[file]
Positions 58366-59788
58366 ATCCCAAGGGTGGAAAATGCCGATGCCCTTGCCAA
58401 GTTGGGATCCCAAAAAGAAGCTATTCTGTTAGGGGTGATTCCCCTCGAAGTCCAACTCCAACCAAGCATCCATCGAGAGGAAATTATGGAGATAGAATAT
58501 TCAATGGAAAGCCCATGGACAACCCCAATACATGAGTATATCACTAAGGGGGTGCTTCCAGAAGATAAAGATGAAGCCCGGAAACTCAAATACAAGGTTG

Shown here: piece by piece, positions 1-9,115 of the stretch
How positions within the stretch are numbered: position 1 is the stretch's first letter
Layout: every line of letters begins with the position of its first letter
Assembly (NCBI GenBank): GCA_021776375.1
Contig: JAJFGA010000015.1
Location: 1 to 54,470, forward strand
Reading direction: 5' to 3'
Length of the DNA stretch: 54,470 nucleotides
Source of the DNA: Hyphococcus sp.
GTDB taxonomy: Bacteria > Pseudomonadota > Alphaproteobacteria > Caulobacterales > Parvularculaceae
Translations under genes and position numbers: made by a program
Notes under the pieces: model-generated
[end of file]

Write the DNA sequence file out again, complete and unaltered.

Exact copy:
Positions 58366-59788
58366 ATCCCAAGGGTGGAAAATGCCGATGCCCTTGCCAA
58401 GTTGGGATCCCAAAAAGAAGCTATTCTGTTAGGGGTGATTCCCCTCGAAGTCCAACTCCAACCAAGCATCCATCGAGAGGAAATTATGGAGATAGAATAT
58501 TCAATGGAAAGCCCATGGACAACCCCAATACATGAGTATATCACTAAGGGGGTGCTTCCAGAAGATAAAGATGAAGCCCGGAAACTCAAATACAAGGTTG

Shown here: piece by piece, positions 1-9,115 of the stretch
How positions within the stretch are numbered: position 1 is the stretch's first letter
Layout: every line of letters begins with the position of its first letter
Assembly (NCBI GenBank): GCA_021776375.1
Contig: JAJFGA010000015.1
Location: 1 to 54,470, forward strand
Reading direction: 5' to 3'
Length of the DNA stretch: 54,470 nucleotides
Source of the DNA: Hyphococcus sp.
GTDB taxonomy: Bacteria > Pseudomonadota > Alphaproteobacteria > Caulobacterales > Parvularculaceae
Translations under genes and position numbers: made by a program
Notes under the pieces: model-generated